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HISTORICAL AND MODERN SEGREGATION IN THE U.S.

Podcast

HISTORICAL AND MODERN SEGREGATION IN THE U.S. WITH DR. ERICA FRANKENBERG

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About

HISTORICAL AND MODERN SEGREGATION IN THE U.S.

Americans are often under the impression that racial segregation in neighborhoods and schools ended after 1954 with the Brown v. Board of Education decision and federal anti-discrimination policies in housing. And yet school-age children are more segregated now than they were when Martin Luther King, Jr. was assassinated in 1968. This is due to newer policies related to school choice, the proliferation of brick-and-mortar and cyber charters, inequitable school funding structures, and bias-based fears around schooling. Neighborhood segregation is connected to this and is exacerbated by systemic racial wealth gaps. When we continue to be this segregated, it can make it harder to have

Non-Exhaustive Reading and Media List

LEARN MORE ABOUT HISTORICAL AND MODERN SEGREGATION IN THE U.S.

Reflection

YOUR EXPERIENCES WITH HISTORICAL AND MODERN SEGREGATION IN THE U.S.

1. Take a moment to consider how decisions were made for you related to your own schooling as a child. Where did you live as a child and why? If you aren't sure why, do some investigation with the people who raised you and why they made those decisions. Was race, class, or other forms of bias about people, neighborhoods, or geography a factor?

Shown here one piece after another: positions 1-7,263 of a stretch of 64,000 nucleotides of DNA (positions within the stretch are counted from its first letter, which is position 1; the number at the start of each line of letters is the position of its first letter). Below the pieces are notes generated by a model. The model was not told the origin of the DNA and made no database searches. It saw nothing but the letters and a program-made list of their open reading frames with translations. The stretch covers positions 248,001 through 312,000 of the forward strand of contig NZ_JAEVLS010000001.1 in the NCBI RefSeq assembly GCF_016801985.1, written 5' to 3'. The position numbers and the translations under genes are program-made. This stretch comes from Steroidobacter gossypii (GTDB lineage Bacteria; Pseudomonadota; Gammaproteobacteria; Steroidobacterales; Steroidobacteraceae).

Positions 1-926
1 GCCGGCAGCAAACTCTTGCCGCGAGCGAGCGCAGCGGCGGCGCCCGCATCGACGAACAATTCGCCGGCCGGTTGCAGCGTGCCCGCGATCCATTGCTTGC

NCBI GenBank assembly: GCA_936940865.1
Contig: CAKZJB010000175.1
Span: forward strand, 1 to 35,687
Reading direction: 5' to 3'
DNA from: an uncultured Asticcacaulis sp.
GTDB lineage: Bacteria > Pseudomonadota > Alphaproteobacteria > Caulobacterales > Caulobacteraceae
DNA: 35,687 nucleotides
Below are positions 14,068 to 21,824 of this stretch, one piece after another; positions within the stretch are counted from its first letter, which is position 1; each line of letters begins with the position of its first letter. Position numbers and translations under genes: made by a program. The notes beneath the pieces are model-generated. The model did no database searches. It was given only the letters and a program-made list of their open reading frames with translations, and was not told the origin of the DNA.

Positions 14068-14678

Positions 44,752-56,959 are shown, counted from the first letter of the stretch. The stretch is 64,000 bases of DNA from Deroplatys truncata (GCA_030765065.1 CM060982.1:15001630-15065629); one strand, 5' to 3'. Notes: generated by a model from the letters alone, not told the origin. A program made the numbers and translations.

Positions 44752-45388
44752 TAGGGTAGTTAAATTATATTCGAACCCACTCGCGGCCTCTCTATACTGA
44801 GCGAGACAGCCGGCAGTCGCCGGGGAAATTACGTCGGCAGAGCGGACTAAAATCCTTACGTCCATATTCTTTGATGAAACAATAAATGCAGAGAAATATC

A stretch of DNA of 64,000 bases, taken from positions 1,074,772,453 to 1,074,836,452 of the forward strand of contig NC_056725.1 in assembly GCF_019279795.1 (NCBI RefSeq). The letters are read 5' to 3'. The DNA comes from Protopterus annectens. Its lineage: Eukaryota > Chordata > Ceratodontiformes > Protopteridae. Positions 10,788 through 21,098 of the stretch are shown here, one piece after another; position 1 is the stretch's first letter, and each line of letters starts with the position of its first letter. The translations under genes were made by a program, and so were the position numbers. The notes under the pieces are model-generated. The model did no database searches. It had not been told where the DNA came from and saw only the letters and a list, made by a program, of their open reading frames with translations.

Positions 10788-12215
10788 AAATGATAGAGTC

2. If you have children that you are raising, how have you made these decisions? Are there similar patterns to how you were raised or have you broken them? 

Action Ideas

HISTORICAL AND MODERN SEGREGATION IN YOUR COMMUNITY

1. What do you notice about how your own community is segregated? Perhaps it extends beyond neighborhood and school and into places of worship and other social settings? Consider how you can better integrate these spaces.


2. Are there any local groups that work to bring people of different racial/ethnic identities, socioeconomic classes, religious groups, or political ideologies together for dialogue and connection? What about to more intentionally and systematically integrate learning, living, and social spaces? If not, consider getting involved or starting a chapter with a national organization. See the next box for ideas.

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ORGANIZATIONS THAT ADDRESS HISTORICAL AND MODERN SEGREGATION IN THE U.S.

Historical and Modern Segregation in the U.S.: List
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